Greg Edge is a Forest Ecologist/Silviculturist with the Wisconsin Department of Natural Resources. Mr. Edge earned a M.S. in Forest Genetics from the University of Wisconsin-Madison and B.S. in Forestry from the University of Wisconsin-Stevens Point. Mr. Edge has lived and worked in the Driftless Area for over 28 years.
Eli Sagor | A View from the Minnesota Woods Tuesday, April 20, 2021 | 6:30 pm
Think about your favorite place in Minnesota. Chances are the view includes trees, and maybe even large tracts of forest. Those trees provide wildlife habitat, recreational opportunities, timber, beauty, and a unique sense of place. They may seem timeless, but our forests are continually changing. We'll talk about those changes, driven by little green bugs, warming winters, changing markets, and of course... us. We'll also discuss how emerging research is helping us to better understand our collective history and how we’ve shaped our forests and they, in turn, have shaped our culture and history. A focus will be steps we can all take to ensure the continued health, productivity, and beauty of forests of the Driftless and beyond.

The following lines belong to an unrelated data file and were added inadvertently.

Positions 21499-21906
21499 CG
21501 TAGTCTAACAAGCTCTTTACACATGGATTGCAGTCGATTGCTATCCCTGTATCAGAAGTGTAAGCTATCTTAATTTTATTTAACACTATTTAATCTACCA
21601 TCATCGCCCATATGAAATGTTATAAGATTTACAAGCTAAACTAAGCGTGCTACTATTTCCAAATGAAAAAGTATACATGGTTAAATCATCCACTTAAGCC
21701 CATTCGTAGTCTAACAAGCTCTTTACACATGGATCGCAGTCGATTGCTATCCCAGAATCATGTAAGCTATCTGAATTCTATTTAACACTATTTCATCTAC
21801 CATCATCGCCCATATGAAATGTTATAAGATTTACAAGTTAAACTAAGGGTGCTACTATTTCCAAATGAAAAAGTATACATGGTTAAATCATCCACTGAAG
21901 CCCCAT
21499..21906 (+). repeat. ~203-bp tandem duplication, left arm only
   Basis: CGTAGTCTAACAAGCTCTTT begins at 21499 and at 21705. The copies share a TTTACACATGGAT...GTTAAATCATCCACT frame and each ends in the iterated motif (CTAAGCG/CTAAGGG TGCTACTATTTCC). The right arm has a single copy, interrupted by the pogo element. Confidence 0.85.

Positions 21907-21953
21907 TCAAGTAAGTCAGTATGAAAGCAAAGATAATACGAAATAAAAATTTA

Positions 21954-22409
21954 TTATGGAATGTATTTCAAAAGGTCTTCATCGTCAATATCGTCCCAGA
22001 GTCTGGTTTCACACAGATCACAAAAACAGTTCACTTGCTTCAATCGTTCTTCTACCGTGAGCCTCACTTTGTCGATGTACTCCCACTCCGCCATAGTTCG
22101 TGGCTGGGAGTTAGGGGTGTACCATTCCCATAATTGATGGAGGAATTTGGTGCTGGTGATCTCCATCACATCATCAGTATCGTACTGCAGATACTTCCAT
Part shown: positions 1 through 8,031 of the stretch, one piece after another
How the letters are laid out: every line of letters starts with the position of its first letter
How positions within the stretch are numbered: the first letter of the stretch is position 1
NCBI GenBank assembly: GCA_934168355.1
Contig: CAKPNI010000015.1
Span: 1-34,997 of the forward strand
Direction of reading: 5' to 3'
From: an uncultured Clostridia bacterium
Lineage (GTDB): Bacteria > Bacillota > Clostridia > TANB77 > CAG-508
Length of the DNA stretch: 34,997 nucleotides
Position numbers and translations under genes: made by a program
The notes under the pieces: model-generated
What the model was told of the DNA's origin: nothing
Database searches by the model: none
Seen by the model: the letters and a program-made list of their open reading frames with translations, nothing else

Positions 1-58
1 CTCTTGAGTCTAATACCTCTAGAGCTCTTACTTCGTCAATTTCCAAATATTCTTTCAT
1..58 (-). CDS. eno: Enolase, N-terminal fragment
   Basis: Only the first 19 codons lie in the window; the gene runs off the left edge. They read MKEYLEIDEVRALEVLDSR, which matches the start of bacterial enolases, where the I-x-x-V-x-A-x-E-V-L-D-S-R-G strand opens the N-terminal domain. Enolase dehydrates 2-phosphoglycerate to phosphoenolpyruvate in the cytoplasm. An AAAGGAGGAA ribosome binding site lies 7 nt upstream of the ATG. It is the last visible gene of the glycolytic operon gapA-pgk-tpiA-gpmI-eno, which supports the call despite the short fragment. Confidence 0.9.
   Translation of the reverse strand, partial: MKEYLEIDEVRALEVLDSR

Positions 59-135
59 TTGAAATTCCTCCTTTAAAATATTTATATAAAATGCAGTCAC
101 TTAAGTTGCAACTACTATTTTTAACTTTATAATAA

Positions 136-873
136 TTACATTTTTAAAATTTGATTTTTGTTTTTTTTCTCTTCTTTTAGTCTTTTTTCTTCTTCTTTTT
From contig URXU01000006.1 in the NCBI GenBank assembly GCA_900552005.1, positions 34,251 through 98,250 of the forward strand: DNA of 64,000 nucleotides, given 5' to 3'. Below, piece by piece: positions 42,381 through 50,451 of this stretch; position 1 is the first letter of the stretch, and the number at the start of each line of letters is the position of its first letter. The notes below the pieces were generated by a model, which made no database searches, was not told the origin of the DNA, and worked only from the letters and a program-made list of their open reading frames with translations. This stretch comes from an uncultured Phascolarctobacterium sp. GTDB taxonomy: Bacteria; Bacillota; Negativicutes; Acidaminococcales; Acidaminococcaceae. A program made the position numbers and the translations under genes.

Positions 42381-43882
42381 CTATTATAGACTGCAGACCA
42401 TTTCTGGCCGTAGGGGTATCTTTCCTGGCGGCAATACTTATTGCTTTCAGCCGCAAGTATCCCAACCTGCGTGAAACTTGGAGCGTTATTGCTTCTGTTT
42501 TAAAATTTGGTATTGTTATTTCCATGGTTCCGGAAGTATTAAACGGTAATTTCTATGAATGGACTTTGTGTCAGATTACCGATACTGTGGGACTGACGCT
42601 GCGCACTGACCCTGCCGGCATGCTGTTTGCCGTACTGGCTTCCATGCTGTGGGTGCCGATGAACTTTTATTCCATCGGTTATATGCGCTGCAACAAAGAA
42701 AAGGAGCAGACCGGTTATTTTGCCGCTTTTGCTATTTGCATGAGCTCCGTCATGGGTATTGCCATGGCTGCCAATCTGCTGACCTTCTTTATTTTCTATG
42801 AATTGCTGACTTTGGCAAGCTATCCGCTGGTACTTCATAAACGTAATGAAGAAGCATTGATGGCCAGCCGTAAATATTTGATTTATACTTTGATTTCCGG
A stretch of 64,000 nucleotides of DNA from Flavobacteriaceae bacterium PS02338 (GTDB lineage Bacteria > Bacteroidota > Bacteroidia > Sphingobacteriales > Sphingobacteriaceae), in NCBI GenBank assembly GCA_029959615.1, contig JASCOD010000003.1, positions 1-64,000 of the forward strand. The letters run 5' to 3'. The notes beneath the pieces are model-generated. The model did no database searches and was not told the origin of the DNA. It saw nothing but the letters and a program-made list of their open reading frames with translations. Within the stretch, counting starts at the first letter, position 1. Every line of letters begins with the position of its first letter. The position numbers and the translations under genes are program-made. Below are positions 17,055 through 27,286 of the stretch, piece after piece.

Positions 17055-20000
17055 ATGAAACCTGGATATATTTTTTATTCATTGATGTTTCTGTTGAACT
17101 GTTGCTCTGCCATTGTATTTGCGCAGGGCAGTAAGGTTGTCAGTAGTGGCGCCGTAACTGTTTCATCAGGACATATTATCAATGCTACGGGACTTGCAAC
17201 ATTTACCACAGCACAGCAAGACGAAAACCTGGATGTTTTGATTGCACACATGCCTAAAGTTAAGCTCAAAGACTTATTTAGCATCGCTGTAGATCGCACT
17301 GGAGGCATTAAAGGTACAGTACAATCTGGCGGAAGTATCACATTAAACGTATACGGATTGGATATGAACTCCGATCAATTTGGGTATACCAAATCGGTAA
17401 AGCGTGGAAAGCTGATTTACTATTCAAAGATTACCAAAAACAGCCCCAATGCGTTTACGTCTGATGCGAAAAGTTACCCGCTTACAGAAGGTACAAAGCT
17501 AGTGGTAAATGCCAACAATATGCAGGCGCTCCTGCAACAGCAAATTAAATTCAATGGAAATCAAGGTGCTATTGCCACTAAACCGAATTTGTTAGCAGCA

Eli Sagor is an Extension Specialist for the Cloquet Forestry Center at the University of Minnesota and the Program Manager for the Sustainable Forests Education Cooperative. He holds degrees from McGill University (B.S. '96), Yale University (M.F. 1999) and the University of Minnesota (Ph.D. 2013).
Michael Dockry | Learning from the Indigenous Roots of Sustainable Forestry in the USA: Promoting Sustainability, Community Healing, and Partnerships Wednesday, April 21, 2021 | 6:30 pm